Continuing on. Today let’s look at why it’s so hard to ask for help.


If you fall down, pull up your boot straps. Get back in the saddle and go again!

Ah… that creates a challenge. Do you see the challenge? We are proud people. Asking for help not so easy.

“that’s an obstacle unto itself. Some of us are better at it than others. Asking for help isn’t easy. If we want to ask for help, does that mean we’re weak?”

No, definitely not. We are not weak if we ask for help. Though some will say or think that we are. I think it’s just the opposite… we are stronger if we ask for help. Because we are including people. On multiple levels…

But, still there are people who will say and go to the grave believing it’s a sign of weakness to ask for help. Why is there such a bad connotation to it? (More on this later… we’ll revisit again.)


I can do it myself! I've got it all under control. I have no idea where to go.

What is it about asking for help that is so bad? Is it bad to say… I can’t do it all on my own? I can’t juggle everything myself. Isn’t it realistic to be able to say… I can’t do everything myself?

And.. yet.

Think back to your own situations. What keeps you from asking for help?

What would be some other things that would keep other people from asking for help?

Stubbornness. Pride. Independence. Fear of the unknown, fear of failure, fear of being judged. Fear… in general. Self doubt. Stepping out of our comfort zones. Burdening others with our problems. Emotional baggage… hopelessness. Feeling helpless. Not knowing where to turn… and, not knowing what’s available. Thinking we don’t need any help… and, thinking we have to do it all on our own.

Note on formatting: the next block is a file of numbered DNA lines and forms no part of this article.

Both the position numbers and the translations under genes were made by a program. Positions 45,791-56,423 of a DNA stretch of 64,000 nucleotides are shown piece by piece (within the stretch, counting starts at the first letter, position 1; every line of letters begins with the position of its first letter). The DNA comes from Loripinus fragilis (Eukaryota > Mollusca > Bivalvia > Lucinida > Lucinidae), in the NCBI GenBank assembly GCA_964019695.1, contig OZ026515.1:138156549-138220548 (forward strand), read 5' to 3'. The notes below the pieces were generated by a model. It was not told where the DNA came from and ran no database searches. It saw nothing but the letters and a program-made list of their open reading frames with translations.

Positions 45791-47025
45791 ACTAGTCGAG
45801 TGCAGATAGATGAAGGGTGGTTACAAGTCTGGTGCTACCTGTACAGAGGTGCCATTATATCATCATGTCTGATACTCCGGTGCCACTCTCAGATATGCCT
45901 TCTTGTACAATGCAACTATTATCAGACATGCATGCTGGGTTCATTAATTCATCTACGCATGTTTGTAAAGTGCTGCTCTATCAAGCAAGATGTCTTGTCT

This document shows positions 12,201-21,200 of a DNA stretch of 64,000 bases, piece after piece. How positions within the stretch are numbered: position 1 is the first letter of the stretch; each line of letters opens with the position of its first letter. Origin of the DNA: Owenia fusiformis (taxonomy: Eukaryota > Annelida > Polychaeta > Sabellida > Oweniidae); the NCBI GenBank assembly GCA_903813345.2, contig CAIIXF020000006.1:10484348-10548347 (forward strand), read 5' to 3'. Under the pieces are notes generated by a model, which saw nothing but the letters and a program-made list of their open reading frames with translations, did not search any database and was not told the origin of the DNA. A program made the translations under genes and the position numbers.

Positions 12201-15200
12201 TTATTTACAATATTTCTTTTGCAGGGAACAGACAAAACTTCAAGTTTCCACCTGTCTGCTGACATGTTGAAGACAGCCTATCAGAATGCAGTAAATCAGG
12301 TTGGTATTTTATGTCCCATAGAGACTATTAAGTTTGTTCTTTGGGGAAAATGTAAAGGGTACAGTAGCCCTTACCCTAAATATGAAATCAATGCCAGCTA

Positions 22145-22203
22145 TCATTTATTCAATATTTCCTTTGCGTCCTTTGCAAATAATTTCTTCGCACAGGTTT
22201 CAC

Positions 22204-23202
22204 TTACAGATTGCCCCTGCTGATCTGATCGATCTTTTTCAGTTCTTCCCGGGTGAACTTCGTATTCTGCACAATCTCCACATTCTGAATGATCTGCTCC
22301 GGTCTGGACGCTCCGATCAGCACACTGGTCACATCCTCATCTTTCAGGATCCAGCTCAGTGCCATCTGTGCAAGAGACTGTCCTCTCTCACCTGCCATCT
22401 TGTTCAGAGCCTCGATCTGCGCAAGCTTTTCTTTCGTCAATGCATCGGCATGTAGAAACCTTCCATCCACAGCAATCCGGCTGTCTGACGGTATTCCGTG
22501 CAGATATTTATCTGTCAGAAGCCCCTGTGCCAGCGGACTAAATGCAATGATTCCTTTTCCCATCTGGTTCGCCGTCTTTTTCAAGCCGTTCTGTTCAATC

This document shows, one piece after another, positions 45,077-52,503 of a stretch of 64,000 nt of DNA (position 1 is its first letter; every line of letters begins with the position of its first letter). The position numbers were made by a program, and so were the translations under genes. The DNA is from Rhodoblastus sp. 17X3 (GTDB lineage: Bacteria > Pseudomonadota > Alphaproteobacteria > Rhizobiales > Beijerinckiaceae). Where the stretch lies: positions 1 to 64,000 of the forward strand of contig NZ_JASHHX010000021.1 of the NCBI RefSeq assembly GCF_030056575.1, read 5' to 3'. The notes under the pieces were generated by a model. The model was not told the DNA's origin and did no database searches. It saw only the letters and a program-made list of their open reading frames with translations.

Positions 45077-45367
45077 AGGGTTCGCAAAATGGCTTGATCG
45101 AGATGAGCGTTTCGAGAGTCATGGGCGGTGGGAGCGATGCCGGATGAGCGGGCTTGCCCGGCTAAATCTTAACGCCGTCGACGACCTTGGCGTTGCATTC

Or… maybe it’s our physical situation. Maybe we’ve not had a model of what it looked like to ask for help. Maybe we’re following in our past generation’s footsteps.

Intial insights, more in depth… looking for answers, needing tangible tools.

Let’s look at how these insights play a part in the bigger picture. The more we understand the better we can be at coming up with good solutions that “break through” as opposed to just offering band-aids.

“People don’t know where to look to find the answers they need… and many times don’t know who to talk to. We, as people, need tangible tools to be proactive… to make healthy and responsible decisions…”

This can go for any struggle we have… health, housing, food, relationships, job, family issues, addictions, etc.

image4963930xSay you’ve lost a job. Where do you turn? What do you do? How long has it been since you’ve done the job search process? Do you locate the newest newspaper and consult the local help wanted section? Is your resume in order? Do you have a resume? Do you know how to write a resume? Do you even know what you want to do? Are you in survival mode?

I could go on with these questions… there are a slew to ask. Many of you may know that now-a-days looking for a job is so much more than looking inUnemployed Worker the help wanted section, searching Craigslist, or scouting the neighborhood for signs in the windows. It’s about “creating your brand”. What do you have to offer… what are you bringing to the table… what is your expertise? How do you present yourself in person, on paper, on the internet, through business cards/stationary? Touch, smell, sight, and sound.

Let me ask you this… how would you know that you needed to create a “brand” – the brand known as you, if you were never introduced to the concept? Where would you go to hear about it… where would you be introduced to such a concept? It’s becoming more main stream… but, I didn’t hear about it until I started actively participating in a job networking group. I wouldn’t have known. Sure, the networking group was readily available… but, if someone doesn’t know it exists, how would they know that’s where they’ll learn this?